Sen. Jerry Moran (R-Kan) was excited and upbeat about the future of the Southwest Chief earlier this month. The federal government had awarded the third TIGER Grant in five years to help with improvements to the rails the long-distance train that stops in Newton uses as it crosses the western half of the country.

But then the bottom fell out of the effort — and not only had Amtrak pulled $3 million in matching funds for the grant, the CEO met with six senators on Capitol Hill to show plans of stubbing the train and replacing it with charter buses between Garden City and Albuquerque, New Mexico.

“After that moment of excitement, Amtrak announced they would not keep their commitment,” Moran said. “... What caught my attention was Amtrak intending to renege on their commitment to contribute $3 million for a track upgrade."

It was that reason that senators from Kansas, Colorado and New Mexico wanted to meet with Amtrak leadership. The TIGER grant involved matching funds from states, cities, BNSF and Amtrak. The city of Newton committed $12,500 to each of the TIGER grants — including the one Amtrak just pulled out of.

“No one here is not doing what they said they would do except Amtrak,” Moran said.

At that meeting, rather than negotiate with the railroad about that $3 million, senators were told that as early as Dec. 31 the railroad would stub the train. Under that plan, the westbound train would stop in Garden City and the eastbound train in Albuquerque. The plan calls for the use of charter buses for passengers traveling between those cities.

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“The meeting was unsatisfactory,” Moran said. “We had six senators — two Democrats from New Mexico, two Republicans from Kansas, and a Democrat and Republican from Colorado. This was a very bipartisan effort to find out where Amtrak was coming from. … We wanted to make it clear that from our perspective that they needed to keep their commitment. Nothing came from the meeting that said they were willing to do that. The result we were looking for did not occur.”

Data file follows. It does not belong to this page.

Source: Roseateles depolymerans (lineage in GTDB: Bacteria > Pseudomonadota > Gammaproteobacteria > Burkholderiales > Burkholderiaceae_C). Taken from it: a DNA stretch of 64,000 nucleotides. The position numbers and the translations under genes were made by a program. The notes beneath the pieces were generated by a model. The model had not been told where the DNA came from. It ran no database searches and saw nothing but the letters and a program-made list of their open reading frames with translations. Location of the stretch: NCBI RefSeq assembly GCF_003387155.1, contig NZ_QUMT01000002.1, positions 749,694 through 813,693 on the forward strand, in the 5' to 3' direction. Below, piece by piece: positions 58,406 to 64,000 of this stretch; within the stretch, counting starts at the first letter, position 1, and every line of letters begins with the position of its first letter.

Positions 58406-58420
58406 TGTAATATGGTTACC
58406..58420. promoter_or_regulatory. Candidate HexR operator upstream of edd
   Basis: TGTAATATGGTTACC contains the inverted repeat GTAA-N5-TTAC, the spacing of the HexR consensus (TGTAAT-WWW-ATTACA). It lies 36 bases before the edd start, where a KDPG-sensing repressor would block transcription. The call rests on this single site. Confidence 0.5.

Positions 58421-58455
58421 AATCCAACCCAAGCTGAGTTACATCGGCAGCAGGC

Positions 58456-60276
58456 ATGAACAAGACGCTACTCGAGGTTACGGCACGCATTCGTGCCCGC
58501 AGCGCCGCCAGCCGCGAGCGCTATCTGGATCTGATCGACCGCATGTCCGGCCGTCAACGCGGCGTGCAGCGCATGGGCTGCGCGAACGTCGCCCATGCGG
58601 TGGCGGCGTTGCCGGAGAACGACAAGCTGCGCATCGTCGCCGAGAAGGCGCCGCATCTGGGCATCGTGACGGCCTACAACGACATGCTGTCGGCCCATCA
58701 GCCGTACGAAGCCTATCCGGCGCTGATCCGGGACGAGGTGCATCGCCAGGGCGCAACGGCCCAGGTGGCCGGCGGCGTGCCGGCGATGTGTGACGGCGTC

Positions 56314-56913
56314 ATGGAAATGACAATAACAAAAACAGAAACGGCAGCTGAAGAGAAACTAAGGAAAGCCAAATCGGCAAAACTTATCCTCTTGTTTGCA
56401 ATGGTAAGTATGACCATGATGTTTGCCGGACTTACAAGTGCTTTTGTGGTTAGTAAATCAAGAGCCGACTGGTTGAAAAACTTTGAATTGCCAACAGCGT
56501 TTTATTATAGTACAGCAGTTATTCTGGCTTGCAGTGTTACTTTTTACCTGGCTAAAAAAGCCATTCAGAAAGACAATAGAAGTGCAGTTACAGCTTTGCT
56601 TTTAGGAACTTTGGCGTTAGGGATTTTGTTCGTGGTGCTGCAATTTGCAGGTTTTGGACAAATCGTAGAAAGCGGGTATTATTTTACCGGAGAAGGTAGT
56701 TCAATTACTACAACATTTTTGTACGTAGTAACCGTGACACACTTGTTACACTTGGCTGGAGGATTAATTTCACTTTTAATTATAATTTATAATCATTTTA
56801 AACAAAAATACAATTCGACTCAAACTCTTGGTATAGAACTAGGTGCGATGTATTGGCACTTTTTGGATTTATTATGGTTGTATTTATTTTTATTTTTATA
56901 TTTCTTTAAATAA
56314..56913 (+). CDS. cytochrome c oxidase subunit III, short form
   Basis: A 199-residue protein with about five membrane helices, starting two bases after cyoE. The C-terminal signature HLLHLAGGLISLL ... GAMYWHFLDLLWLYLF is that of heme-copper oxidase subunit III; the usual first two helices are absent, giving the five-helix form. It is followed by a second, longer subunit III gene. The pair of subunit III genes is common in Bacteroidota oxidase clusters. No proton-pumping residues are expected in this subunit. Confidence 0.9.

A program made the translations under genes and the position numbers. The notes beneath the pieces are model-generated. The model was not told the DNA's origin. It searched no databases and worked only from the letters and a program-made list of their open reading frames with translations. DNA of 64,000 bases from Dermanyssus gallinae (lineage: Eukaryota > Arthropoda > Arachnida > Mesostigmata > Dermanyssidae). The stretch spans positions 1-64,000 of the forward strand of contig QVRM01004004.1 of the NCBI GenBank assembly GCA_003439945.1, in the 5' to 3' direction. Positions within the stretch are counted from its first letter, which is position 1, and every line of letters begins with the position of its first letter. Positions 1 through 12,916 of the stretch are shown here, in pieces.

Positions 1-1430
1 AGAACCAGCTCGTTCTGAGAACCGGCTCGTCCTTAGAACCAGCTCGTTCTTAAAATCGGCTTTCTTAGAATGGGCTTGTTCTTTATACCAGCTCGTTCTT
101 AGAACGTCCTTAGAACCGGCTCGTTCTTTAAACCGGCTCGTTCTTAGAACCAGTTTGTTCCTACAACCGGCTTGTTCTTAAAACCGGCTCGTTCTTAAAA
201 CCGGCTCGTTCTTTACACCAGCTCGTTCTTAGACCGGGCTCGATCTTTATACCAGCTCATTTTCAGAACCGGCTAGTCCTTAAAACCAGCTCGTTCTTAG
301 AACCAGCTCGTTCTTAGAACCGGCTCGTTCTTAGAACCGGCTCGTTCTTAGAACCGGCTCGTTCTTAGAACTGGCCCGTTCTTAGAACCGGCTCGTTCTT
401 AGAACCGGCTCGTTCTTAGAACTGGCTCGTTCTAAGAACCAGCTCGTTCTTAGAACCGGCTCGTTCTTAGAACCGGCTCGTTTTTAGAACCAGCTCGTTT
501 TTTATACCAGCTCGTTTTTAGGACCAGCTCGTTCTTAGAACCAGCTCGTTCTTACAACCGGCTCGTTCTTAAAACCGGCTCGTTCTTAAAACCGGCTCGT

Amtrak does not want to take on $3 million in annual maintenance on a section of track that no longer serves freight trains, making the passenger train the only user of the track. That portion of the track is owned by BNSF. Amtrak also does not want to deal with the installation of Positive Train Control on a section of track in New Mexico, owned by the Rail Runner — a train line owned by the New Mexico Department of Transportation. In the case of PTC, host railroads are responsible for installation.

Those issues, according to documents obtained by the Newton Kansan, would not be resolved by a TIGER grant.

Senators were told that Amtrak would give a formal analysis of what needs to happen with the Southwest Chief — in the shadow of a presentation of stubbing the train.

“I am absolutely opposed to Amtrak not putting its money in and  if they would dismantle or alter the Southwest Chief, as their documents show they may intend to do,” Moran said. “It would be a violation of their responsibility to provide long-distance passenger train service in the United States — the purpose for which Amtrak was created.”

This is not a move Moran will support — and he is not sitting still.

Moran said he and other senators are trying to work with their staff and Amtrak staff on the next response. In the meantime, Moran has placed a hold on two nominations for new people on the Amtrak board.

Moran and Sen. Tom Udall (D-New Mexico) have also placed language in an appropriations bill to require consultation with affected communities before Amtrak can make any changes to “terms of service.”

“In my view that, based on the conversations and where Amtrak appears to be going, we need to significantly strengthen that in the appropriations bill to be certain that Amtrak cannot walk away from the Southwest Chief as those documents suggest they may,” Moran said.

Moran said the reason Amtrak exists is to provide long-distance rail service — despite statistics showing the vast majority of tickets sold on the system are for trips of 250 miles or less. Federal funding appropriated to Amtrak, Moran said, is for long distance service.

“All of this will affect riders to Kansas, and riders from Kansas,” Moran said. “... This is the first time we have to go beyond supporting Amtrak financially. We have to get to the point that Amtrak keeps its word and that Amtrak comes up with the money they committed. The solution is not abandoning the New Mexico part of the track. It is working with the partners, again, to provide the resources necessary. You have a solid group of members of the U.S. Senate, and the House as well, who are committed to helping. I think we have an attitude at Amtrak that long-distance service that does not make money is something they have no interest in. That defeats the purpose of the creation of Amtrak.”